Seals: From targets to teddy bears
What you looking at?" says the Maori kid. His huge eyes are as dark as brazil nuts.
"It's a seal," I say, and point to a pedal boat for tourists that has been hauled on to a pontoon. On its prow lay the seal, inert, basking, lit by the rising sun, its body the shape of an aubergine.
"Fur seal pup," says the kid, "cool."
And we stand side by side on the bridge in downtown Whangarei staring at the beast, me leaning over the railings, the kid looking through them. The seal writhes on its back as if troubled by fleas, then settles again to bask, and suddenly the boy runs off without speaking. The inside edges of his jandals are worn as thin as paper.
It is seven on a Saturday morning. Few people are about. I want coffee but stay on the bridge.
As schoolkids we would sometimes stand in a group on the street and stare up at a roof. The aim was to get passers-by to look up too. Then we'd laugh and run away. Staring down at the seal, I have a similar effect without meaning to.
A stout middle-aged couple approach, taking a stroll before breakfast, holding hands. They both follow my gaze.
"Oh look," says the woman. "What is it?"
"Fur seal pup," I say.
"Isn't it sweet?" she says. And, as if in response, the seal rolls and waves a lazy flipper.
"There's a colony out at the heads," says the husband. "I expect it got scared by orcas. There's a lot of orcas out there." And he takes his wife's hand again and moves on. For the first few strides she looks back over her shoulder at the seal, like a child being led from a toy-shop window.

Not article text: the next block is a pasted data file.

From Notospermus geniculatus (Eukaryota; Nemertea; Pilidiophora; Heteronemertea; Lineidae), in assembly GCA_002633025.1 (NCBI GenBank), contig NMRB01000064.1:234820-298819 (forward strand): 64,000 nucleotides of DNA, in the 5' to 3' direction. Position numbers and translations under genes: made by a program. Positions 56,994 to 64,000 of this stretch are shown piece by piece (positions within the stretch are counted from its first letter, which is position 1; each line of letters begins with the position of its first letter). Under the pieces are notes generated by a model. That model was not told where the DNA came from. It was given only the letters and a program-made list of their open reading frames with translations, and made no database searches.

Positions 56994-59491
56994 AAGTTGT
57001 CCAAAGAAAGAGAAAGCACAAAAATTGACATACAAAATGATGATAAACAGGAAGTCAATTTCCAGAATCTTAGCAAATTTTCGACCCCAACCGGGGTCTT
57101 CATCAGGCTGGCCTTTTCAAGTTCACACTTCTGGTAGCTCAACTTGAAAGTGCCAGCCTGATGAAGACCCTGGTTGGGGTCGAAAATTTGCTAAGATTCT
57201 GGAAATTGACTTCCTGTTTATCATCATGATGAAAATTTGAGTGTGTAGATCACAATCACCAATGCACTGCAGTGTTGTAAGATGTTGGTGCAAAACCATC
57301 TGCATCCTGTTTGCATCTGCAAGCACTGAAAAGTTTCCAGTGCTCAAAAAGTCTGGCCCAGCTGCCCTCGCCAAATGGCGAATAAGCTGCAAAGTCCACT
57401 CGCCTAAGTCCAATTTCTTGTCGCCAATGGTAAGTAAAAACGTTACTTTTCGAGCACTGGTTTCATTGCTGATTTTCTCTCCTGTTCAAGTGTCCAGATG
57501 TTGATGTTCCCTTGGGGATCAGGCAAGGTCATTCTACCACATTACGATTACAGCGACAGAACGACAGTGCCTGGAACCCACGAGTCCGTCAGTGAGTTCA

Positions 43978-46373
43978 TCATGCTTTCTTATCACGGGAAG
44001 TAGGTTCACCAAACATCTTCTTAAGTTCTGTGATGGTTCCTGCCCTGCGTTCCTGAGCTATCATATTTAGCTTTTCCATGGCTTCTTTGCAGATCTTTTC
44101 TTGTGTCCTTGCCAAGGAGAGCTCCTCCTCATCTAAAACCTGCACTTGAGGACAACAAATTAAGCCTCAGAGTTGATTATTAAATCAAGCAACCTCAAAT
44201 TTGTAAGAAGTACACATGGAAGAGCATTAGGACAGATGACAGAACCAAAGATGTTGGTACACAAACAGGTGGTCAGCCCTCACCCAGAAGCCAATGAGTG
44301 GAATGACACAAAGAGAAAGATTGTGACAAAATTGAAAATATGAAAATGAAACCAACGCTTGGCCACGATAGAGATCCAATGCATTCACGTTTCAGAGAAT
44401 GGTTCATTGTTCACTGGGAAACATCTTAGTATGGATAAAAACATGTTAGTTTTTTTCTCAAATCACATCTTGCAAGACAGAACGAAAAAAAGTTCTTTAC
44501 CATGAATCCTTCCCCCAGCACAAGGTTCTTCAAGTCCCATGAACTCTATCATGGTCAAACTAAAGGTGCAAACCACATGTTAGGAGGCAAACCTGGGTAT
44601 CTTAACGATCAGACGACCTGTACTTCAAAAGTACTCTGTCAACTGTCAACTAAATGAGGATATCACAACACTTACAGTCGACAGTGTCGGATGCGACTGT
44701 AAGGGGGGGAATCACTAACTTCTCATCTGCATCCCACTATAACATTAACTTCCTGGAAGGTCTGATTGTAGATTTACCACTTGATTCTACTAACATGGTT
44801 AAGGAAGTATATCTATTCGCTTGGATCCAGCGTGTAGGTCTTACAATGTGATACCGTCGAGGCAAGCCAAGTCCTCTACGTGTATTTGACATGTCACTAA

It was seals that first drew Europeans to this land in any numbers. They sought pups like this one and smashed their skulls with clubs. Seal skins and seal oil became these islands' first exports. So many were slaughtered that the fur seal came close to extinction. But it was the sealer that disappeared.
A well-dressed woman comes clack-clacking across the bridge on heels. She too follows my gaze down. "Cute," she says when she sees the seal and she smiles at me.
And cute it is. We are close enough to make out the seal's face. Seals are mammals like us and you can see our shared ancestry in the pup's button nose and huge brown eyes with lashes.
Cuteness is a luxury of affluence. In modern Whangarei, with its coffee shops and its mown lawns and its orderly prosperity, it is easy to see the human baby in the seal pup. But 200 years ago, when this harbour was a mangrove swamp, the sealers could not afford such sentiments. They felt towards seal pups as seal pups feel towards fish.
Another man stops beside me at the railings. His moustache is as clipped as his South African accent. "Morning," he says. "Don't often see one of these up here."
"I expect it got scared by orcas," I say.
"Doubt it," says the man. "Orcas tend to go for the stingrays. Seals are too much hassle."
"Wouldn't a stingray tickle when you swallowed it?"
"You're not an orca," he says.
"Fair point," I say.
The seal rolls on to its belly and humps its way awkwardly a little further up the boat. The seal's remote ancestors were land-dwelling quadrupeds, just as ours were. But whereas our front legs have become arms, the seal's have morphed into flippers. And its back legs have become dual-purpose. On land they flip under the rear end and act as a bad pair of feet, like short gumboots tied together. But, in water, they flick out behind to serve as both rudder and fleshy propeller.
A father and two kids join me.
"Oh, it's so cute," says the daughter. Dad smiles and puts his arm around her.
Her brother had knelt and stretched an arm through the railings. He points his forefinger at the seal, his thumb cocked above it.
"Bang," he says, and his arm jerks upward. Dad laughs.
"Come on, kids," he says and they leave. I follow them shortly. At a cafe called Serenity I drink a flat white coffee and watch the sun climb a little further up the sky. When I cross back over the bridge, the seal has gone.
The Dominion Post